Thanks for sharing this, Edie. It was really great to see you after all these years; I only wish your parents could have been with us, too. I have wonderful memories of them; they always had time and a smile for the runt of the litter who was too young to hang out with all the older kids most of the time. I had forgotten some of the things you mentioned about growing up in the ‘boro, so in addition to mom’s party, reading your blog was my own trip down memory lane. Remembering all the fun we had back then, it seems impossible to me that we’re not kids anymore. Willingboro has changed a lot since then, and while it’s sad that it’s not the “same” place, I’ll always remember it with fondness; as home, as the place where innocence still existed, and where we all had the freedom to live, laugh, and learn together. I’ve taken those experiences with me into adulthood, where they’ve served me well over the years, and I’m grateful for the people, places, and memories of a happy, carefree childhood. I hope I’ve been successful in passing on some of that sense of “home” to my daughter, as well.

  • Edie Weinstein, MSW, LSW

    How beautiful, Denise. I never thought of you as a ‘runt’ (: I enjoyed time at your backyard pool too. Willingboro did feel like a special place to grow up. Thank you for remembering my parents so fondly. They really were wonderful people. In our front window, they had a ‘helping hand’ sign that made our house a safe place for kids to go in case they felt they were in danger.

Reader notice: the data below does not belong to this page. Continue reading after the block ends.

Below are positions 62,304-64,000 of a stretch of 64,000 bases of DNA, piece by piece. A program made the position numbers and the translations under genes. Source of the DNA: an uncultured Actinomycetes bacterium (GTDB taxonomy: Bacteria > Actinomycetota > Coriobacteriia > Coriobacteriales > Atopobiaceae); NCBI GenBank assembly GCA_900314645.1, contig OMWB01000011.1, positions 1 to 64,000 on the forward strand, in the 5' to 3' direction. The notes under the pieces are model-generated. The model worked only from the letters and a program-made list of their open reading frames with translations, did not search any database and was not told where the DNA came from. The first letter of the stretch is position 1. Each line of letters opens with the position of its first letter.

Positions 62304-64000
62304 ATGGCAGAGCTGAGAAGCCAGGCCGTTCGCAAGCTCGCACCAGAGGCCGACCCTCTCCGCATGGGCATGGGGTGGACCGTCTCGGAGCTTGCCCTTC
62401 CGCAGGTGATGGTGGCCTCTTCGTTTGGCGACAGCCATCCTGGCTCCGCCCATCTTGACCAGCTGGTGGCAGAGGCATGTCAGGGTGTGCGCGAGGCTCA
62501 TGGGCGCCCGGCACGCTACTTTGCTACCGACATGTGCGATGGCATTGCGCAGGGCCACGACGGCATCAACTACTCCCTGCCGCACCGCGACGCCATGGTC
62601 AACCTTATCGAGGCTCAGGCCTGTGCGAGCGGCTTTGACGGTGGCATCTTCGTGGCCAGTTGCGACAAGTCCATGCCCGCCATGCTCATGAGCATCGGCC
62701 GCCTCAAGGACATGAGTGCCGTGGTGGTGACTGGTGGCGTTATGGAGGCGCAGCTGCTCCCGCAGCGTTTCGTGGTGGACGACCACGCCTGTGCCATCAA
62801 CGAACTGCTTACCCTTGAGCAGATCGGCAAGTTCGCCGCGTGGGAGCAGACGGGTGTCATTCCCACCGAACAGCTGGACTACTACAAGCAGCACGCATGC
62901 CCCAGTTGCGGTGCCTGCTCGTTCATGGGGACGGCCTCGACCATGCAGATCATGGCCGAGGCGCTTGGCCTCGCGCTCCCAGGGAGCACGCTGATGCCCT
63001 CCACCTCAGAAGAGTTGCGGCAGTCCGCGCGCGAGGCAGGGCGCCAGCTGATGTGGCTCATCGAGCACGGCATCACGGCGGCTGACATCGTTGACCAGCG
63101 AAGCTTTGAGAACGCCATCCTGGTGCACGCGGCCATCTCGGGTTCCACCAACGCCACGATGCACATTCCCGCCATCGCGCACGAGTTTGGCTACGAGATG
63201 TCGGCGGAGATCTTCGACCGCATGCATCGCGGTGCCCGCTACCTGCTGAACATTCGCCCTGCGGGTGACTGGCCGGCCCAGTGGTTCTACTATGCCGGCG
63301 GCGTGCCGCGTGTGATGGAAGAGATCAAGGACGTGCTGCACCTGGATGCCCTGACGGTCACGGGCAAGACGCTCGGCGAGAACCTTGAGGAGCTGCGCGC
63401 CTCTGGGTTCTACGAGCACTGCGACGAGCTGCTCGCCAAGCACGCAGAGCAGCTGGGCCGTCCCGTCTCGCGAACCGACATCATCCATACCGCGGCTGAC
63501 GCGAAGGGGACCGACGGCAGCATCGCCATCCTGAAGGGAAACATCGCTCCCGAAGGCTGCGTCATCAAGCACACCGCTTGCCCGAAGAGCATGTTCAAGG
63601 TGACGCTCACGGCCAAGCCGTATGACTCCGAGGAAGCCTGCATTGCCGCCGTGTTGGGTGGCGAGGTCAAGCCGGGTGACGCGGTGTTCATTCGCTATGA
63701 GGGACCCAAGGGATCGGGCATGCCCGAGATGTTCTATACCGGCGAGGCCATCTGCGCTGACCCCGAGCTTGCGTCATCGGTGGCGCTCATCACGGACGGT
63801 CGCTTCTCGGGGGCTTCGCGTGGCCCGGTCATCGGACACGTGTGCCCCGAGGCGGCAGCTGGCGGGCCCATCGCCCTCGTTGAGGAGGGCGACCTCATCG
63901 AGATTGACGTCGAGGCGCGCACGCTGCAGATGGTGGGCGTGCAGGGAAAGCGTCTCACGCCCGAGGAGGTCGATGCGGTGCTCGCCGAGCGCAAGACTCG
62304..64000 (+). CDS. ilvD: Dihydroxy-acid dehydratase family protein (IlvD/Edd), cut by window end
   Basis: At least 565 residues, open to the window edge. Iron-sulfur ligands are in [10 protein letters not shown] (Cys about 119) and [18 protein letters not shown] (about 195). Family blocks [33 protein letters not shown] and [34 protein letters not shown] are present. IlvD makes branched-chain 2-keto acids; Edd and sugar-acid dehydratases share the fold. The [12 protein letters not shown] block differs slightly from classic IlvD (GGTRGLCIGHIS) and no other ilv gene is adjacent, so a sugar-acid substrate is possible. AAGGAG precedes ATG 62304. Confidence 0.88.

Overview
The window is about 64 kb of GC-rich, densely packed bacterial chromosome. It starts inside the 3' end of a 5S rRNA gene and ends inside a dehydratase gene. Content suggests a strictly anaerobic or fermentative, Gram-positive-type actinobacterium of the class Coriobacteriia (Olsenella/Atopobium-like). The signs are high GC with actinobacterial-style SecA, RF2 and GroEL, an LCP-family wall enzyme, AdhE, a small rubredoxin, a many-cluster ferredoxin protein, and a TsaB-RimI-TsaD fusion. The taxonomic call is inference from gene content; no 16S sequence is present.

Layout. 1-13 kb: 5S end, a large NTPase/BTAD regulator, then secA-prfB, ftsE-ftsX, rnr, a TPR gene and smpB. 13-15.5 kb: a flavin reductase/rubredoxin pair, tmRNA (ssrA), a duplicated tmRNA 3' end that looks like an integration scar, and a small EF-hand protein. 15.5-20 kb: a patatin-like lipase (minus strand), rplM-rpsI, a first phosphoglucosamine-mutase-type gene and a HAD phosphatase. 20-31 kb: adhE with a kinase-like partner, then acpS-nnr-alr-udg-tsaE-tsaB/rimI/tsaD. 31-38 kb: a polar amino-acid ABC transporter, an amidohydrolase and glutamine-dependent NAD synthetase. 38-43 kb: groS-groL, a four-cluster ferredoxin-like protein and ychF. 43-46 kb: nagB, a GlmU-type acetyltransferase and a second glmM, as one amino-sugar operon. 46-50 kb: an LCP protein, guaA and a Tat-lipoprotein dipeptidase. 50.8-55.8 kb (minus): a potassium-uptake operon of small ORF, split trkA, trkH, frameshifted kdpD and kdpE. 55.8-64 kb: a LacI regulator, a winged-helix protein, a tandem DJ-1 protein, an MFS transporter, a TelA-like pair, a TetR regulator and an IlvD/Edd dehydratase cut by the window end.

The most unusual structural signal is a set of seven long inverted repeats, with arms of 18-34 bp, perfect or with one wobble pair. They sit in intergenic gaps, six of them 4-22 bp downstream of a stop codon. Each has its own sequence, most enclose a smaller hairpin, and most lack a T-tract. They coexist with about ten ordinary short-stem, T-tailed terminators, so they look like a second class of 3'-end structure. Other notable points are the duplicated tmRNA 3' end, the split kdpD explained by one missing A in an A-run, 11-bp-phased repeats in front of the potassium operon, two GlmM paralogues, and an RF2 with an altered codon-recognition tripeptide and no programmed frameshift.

Edie <3

  • JargonTalk

    You did it again, Edie…

    You took me back to softer, gentler times, and even though my roots are more broadly spread over the US and outside, it was good to take a few minutes and reminisce about them and of those gentler times. One never loses them.

    Many thanks, my dear friend!


  • Edie Weinstein, MSW, LSW

    Glad you liked it, John. When I gaze backward through the looking glass of time, things I had taken for granted feel all the more precious. I have been back in touch with friends from childhood and adolescence; many through the marvels of modern technology and the phenom of facebook:)

  • http://AddaURLtothiscomment roslyn Leeds

    Thank you for sharing such good memories of Willingboro. We lived there from 1963 till 1989 our children went to school and have some good memories also. I guess the people that took over town council didn’t really care about town only their pockets. But I thank you for making me remember some of the best years of our lives.

    Ros Leeds

  • Edie Weinstein, MSW, LSW

    Glad you liked it, Ros. Perhaps leadership had something to do with it AND people are still responsible for their choices for how they maintain their environment. My father grew up in South Philly during the Depression and folks had little money in his neighborhood and yet, he would tell me that they took pride in their little corner of the universe, sweeping the sidewalk in front of their ‘stoop’, planting flowers in the windowboxes.


    Edie <3